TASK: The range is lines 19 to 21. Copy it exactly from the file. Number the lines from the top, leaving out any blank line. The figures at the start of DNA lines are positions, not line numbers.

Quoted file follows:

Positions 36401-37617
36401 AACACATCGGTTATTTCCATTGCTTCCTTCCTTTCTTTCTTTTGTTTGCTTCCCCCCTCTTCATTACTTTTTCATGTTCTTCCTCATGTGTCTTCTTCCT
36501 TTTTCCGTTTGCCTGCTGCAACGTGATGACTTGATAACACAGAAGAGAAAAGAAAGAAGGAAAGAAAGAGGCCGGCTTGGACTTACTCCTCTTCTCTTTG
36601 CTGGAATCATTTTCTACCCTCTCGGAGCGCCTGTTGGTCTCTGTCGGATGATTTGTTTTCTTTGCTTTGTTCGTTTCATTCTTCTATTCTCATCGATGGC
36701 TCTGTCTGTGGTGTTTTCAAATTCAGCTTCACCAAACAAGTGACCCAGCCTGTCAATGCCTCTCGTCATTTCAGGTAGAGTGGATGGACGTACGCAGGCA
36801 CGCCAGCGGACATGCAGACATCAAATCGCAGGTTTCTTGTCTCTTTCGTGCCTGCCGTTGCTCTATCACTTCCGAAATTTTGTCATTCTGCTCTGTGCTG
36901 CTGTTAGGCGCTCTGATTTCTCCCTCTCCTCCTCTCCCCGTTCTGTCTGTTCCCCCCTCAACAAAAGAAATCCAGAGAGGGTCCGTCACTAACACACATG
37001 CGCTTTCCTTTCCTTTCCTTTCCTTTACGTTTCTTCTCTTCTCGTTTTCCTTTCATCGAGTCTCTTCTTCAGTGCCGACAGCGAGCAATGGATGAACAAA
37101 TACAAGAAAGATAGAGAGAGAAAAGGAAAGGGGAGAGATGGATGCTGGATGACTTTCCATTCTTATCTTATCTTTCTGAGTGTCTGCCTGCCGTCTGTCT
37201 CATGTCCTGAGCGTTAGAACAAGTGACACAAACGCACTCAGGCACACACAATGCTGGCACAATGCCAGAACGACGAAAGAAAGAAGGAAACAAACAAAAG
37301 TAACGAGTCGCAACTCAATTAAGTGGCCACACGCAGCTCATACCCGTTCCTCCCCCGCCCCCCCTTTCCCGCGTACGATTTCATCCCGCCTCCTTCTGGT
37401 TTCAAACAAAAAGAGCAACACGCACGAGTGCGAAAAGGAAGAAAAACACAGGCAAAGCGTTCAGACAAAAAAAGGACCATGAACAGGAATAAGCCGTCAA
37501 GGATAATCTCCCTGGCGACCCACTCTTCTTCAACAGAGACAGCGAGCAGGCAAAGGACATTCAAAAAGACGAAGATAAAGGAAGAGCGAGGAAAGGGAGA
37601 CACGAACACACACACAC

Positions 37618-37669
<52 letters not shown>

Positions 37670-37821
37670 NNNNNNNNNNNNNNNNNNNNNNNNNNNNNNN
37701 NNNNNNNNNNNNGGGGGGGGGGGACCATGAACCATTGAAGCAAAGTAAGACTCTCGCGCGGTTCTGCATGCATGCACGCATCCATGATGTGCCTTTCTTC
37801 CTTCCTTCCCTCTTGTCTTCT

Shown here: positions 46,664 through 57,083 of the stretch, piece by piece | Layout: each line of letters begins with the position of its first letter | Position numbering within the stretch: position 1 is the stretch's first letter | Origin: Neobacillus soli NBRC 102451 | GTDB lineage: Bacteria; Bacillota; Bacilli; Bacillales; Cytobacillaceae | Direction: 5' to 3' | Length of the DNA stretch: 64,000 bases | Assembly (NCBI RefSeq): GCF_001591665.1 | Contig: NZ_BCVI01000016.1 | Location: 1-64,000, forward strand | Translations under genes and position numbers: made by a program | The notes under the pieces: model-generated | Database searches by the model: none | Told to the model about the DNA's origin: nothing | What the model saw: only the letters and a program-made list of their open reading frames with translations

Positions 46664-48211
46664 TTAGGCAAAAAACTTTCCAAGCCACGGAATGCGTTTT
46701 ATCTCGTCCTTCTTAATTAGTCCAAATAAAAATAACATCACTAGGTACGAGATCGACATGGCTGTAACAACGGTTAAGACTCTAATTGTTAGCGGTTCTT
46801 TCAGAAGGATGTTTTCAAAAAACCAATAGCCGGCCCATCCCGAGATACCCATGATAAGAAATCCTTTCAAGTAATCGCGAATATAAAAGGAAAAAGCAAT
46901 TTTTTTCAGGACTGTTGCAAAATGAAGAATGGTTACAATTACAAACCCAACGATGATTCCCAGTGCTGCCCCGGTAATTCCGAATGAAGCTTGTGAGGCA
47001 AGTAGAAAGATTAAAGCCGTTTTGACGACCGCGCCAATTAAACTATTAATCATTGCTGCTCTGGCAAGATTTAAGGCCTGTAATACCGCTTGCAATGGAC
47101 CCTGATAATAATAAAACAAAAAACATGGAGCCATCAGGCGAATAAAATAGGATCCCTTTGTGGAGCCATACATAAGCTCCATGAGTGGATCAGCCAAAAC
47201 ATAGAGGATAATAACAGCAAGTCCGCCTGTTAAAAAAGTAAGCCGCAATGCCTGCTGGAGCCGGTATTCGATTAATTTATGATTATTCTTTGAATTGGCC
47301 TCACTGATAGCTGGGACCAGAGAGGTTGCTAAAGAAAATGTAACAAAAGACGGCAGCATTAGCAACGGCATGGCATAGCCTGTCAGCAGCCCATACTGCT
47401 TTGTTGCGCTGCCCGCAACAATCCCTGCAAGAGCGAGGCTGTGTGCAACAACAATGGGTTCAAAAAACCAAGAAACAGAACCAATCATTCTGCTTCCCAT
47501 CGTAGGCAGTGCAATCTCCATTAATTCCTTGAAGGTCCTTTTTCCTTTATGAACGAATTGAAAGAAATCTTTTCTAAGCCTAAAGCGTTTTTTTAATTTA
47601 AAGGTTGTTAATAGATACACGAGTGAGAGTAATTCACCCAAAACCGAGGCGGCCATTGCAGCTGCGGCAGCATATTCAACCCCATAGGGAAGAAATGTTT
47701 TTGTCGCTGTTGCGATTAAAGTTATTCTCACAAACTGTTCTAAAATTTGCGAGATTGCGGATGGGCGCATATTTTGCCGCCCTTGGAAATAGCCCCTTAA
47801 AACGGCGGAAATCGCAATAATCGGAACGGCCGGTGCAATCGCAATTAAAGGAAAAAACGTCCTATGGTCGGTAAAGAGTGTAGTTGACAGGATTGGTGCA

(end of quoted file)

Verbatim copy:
37701 NNNNNNNNNNNNGGGGGGGGGGGACCATGAACCATTGAAGCAAAGTAAGACTCTCGCGCGGTTCTGCATGCATGCACGCATCCATGATGTGCCTTTCTTC
37801 CTTCCTTCCCTCTTGTCTTCT

Shown here: positions 46,664 through 57,083 of the stretch, piece by piece | Layout: each line of letters begins with the position of its first letter | Position numbering within the stretch: position 1 is the stretch's first letter | Origin: Neobacillus soli NBRC 102451 | GTDB lineage: Bacteria; Bacillota; Bacilli; Bacillales; Cytobacillaceae | Direction: 5' to 3' | Length of the DNA stretch: 64,000 bases | Assembly (NCBI RefSeq): GCF_001591665.1 | Contig: NZ_BCVI01000016.1 | Location: 1-64,000, forward strand | Translations under genes and position numbers: made by a program | The notes under the pieces: model-generated | Database searches by the model: none | Told to the model about the DNA's origin: nothing | What the model saw: only the letters and a program-made list of their open reading frames with translations